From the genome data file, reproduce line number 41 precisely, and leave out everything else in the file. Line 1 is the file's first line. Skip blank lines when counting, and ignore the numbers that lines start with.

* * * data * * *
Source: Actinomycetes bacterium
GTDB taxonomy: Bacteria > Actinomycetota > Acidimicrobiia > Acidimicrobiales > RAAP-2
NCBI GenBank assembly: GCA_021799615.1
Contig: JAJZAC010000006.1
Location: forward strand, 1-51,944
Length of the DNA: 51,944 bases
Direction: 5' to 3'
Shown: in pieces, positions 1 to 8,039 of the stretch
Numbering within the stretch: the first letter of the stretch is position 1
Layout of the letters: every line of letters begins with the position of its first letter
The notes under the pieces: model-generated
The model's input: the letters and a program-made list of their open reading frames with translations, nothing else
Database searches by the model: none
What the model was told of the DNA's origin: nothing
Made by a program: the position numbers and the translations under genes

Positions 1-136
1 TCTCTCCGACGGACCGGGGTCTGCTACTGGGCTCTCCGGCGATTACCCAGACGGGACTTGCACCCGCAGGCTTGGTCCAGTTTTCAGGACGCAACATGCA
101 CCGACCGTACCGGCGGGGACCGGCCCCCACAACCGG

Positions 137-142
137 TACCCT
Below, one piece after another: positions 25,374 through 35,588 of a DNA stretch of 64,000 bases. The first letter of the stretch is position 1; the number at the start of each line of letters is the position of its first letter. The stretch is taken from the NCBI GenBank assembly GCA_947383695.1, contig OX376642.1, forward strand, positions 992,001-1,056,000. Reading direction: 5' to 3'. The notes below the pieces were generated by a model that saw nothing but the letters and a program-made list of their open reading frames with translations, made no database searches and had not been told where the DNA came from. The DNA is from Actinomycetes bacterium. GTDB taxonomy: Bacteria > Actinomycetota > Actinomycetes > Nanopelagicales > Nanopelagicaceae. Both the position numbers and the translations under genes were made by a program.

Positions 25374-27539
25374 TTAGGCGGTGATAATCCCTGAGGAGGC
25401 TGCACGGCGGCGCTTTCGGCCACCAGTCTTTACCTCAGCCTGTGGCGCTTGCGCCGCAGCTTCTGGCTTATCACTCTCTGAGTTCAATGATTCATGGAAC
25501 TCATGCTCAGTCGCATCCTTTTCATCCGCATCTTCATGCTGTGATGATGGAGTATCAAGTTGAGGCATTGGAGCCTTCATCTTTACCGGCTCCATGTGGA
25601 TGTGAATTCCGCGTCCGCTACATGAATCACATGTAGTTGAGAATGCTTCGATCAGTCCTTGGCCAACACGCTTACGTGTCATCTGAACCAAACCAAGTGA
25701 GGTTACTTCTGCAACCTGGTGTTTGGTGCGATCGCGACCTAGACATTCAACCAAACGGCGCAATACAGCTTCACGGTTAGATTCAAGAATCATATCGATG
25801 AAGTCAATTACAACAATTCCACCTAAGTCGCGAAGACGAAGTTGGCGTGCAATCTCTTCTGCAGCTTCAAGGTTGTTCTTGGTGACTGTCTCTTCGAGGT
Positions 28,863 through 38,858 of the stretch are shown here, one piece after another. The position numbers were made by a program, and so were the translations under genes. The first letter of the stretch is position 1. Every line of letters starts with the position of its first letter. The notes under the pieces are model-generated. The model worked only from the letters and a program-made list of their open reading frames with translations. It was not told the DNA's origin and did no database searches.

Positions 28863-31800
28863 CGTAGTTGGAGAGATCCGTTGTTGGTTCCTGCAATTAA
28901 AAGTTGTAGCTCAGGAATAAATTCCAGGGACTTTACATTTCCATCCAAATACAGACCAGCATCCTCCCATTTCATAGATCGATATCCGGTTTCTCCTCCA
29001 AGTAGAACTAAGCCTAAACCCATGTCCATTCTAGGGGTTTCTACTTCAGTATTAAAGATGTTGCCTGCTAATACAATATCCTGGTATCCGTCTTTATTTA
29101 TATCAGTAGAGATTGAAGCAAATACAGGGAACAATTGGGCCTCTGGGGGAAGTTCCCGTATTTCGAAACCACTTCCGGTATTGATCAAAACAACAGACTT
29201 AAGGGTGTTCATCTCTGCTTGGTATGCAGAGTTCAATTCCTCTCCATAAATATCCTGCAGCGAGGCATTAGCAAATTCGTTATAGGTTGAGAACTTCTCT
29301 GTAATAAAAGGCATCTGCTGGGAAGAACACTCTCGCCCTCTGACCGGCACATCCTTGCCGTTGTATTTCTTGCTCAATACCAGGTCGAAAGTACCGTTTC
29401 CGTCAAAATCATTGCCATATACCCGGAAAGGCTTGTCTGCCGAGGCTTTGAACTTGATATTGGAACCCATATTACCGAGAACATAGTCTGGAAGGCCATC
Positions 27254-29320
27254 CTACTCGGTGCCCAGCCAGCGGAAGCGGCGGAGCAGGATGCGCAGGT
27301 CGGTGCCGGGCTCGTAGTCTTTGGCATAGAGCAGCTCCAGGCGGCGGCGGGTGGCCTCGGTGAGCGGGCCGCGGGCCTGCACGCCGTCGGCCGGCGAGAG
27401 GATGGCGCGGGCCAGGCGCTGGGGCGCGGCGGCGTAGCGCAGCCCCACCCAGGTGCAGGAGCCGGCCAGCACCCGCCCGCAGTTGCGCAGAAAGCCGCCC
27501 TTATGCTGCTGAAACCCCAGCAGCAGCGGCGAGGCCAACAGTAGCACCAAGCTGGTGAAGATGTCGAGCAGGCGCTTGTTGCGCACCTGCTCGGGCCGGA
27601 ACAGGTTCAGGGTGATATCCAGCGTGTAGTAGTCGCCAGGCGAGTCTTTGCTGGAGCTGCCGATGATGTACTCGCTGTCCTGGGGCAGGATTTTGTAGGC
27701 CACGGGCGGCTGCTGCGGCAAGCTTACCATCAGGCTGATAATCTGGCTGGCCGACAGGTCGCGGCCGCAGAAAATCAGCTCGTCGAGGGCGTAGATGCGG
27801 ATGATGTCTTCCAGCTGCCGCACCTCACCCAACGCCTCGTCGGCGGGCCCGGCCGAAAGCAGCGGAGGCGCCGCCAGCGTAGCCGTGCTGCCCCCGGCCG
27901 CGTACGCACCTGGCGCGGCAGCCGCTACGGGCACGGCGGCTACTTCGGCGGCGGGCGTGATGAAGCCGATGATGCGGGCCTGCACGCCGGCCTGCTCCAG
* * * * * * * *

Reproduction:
27401 GATGGCGCGGGCCAGGCGCTGGGGCGCGGCGGCGTAGCGCAGCCCCACCCAGGTGCAGGAGCCGGCCAGCACCCGCCCGCAGTTGCGCAGAAAGCCGCCC